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21 Apr, 2024 06:38

Musk’s X threatens legal action over church stabbing footage

The platform says it has complied with an Australian eSafety order to remove posts on the attack
Musk’s X threatens legal action over church stabbing footage

Elon Musk’s social media platform X (formerly Twitter) has accused Australia’s eSafety commissioner of censorship, and vowed to contest in court an order to remove content related to the recent Sydney church stabbing.

According to a statement issued by the social media giant on Saturday, the Australian online safety watchdog had demanded that the company “globally withhold these posts or face a daily fine of $785,000 AUD (about $500,000 USD).”

On Monday, four people, including a bishop with a worldwide online following, were wounded in a knife attack at Christ The Good Shepherd Church in the district of Wakeley in Sydney. Bishop Mar Mari Emmanuel was speaking during an evening service when a young man approached and lunged at him with a knife, repeatedly stabbing the bishop in the head and chest, while reportedly referring to insults against “my Prophet.”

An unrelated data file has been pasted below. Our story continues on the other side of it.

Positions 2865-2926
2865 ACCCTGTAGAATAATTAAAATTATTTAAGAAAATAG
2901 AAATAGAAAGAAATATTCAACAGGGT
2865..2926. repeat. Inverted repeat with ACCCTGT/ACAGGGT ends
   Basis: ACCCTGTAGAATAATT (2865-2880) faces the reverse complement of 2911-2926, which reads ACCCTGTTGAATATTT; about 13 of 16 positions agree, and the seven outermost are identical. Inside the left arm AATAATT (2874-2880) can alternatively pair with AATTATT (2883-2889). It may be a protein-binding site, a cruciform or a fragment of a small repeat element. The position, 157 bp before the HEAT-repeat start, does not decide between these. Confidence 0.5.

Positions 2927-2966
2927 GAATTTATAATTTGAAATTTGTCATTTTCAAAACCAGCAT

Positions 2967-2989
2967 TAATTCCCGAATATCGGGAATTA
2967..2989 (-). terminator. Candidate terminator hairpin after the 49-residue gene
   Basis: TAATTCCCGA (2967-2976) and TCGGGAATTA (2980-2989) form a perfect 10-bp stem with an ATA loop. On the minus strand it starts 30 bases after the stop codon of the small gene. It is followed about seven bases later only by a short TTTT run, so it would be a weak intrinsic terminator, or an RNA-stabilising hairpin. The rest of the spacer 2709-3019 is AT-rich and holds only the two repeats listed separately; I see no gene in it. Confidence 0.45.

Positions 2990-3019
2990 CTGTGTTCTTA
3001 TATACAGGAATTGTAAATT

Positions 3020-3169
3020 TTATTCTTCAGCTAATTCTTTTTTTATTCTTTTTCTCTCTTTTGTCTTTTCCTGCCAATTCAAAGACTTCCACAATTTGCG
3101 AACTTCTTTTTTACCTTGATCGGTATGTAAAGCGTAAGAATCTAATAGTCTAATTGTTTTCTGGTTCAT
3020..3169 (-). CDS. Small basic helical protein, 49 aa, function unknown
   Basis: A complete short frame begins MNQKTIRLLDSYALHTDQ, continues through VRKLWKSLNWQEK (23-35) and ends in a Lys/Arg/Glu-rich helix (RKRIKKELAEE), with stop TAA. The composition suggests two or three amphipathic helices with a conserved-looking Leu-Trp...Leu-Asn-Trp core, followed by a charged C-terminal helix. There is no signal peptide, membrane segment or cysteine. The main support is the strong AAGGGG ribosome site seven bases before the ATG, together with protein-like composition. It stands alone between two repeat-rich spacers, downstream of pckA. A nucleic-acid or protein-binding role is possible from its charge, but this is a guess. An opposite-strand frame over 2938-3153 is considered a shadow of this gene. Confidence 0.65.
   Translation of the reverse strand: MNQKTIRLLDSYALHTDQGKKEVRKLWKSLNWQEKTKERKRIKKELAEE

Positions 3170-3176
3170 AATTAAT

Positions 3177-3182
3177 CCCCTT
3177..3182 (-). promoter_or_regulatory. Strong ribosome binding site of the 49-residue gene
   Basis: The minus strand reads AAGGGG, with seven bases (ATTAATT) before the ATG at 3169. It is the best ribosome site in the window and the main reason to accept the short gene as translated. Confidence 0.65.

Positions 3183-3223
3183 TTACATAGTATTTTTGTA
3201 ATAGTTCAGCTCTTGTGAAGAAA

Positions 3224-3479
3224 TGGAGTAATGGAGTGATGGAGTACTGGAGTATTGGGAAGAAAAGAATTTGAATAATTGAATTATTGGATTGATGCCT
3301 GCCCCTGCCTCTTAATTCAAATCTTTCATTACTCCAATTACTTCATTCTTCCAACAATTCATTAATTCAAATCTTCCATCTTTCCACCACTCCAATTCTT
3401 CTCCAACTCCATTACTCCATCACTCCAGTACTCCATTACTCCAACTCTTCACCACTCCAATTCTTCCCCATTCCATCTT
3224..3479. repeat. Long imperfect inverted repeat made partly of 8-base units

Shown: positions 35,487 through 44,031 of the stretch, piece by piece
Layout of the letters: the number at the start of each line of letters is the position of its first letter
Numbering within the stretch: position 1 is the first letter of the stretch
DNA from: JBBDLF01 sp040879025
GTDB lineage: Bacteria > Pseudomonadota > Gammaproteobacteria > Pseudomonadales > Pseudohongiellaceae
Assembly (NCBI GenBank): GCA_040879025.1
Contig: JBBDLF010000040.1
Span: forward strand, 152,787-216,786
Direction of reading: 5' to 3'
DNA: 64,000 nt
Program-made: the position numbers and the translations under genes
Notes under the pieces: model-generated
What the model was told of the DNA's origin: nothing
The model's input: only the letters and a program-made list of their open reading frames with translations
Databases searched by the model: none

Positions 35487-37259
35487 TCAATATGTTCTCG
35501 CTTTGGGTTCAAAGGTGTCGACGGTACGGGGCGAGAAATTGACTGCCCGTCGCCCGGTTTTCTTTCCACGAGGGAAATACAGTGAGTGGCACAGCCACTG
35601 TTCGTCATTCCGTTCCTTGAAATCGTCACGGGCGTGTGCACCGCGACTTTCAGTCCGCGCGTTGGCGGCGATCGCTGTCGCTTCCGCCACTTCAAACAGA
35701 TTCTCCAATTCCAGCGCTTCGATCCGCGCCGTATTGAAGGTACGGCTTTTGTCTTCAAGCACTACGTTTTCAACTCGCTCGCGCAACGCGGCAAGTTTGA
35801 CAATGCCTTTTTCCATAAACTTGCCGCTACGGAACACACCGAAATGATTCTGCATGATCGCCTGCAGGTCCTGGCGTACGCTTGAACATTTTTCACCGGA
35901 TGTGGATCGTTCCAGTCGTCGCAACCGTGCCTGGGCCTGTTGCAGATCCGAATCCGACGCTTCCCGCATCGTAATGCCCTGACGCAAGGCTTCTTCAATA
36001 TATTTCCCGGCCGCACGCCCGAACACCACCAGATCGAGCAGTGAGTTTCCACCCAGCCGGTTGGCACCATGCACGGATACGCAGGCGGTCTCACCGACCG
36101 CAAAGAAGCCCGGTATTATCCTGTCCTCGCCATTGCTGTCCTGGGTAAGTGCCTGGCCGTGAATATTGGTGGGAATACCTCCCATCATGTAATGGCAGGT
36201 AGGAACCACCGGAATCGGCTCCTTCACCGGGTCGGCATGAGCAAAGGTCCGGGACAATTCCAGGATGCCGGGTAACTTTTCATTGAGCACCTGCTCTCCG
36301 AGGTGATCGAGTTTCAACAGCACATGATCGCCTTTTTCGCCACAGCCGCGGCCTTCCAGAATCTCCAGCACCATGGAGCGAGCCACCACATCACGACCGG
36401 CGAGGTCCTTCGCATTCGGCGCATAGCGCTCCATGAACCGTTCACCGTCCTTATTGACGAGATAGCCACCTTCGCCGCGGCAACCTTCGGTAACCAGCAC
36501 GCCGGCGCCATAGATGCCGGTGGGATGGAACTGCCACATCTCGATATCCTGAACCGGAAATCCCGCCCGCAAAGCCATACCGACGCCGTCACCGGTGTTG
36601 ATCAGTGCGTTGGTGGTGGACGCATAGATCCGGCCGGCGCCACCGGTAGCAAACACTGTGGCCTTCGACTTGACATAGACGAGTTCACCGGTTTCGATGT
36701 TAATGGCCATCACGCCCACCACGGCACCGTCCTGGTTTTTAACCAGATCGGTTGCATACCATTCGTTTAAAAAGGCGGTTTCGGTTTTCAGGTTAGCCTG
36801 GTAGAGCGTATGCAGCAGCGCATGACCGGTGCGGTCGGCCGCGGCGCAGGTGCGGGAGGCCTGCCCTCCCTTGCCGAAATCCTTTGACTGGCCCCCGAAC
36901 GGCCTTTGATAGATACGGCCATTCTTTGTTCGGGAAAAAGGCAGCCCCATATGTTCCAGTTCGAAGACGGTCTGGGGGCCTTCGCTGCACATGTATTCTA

The incident – which also left two officers injured and was declared an act of terrorism by police – was captured on a church livestream and quickly circulated online.

Following the tragic event, the eSafety commissioner, Julie Inman Grant, issued a notice to X and Meta, ordering them to remove material that depicts “gratuitous or offensive violence with a high degree of impact or detail.”

X hit back at the regulator, saying, “eSafety’s order was not within the scope of Australian law,” adding that the company complied with the directive “pending a legal challenge.”

“While X respects the right of a country to enforce its laws within its jurisdiction, the eSafety Commissioner does not have the authority to dictate what content X’s users can see globally,” X’s Global Government Affairs team said in a statement.

Elon Musk, the owner of X and free speech advocate, shared the post, saying, “The Australian censorship commissar is demanding *global* content bans!”

While the eSafety commissioner’s office declined to comment on the statement, New South Wales Premier Chris Minns argued that the platform allowed “lies and rumors” about the stabbing to spread “like wildfire” but was not prepared to do anything when things went wrong.

”We have had enough, Sydney has had enough,” he said, calling for tougher regulations on social media platforms.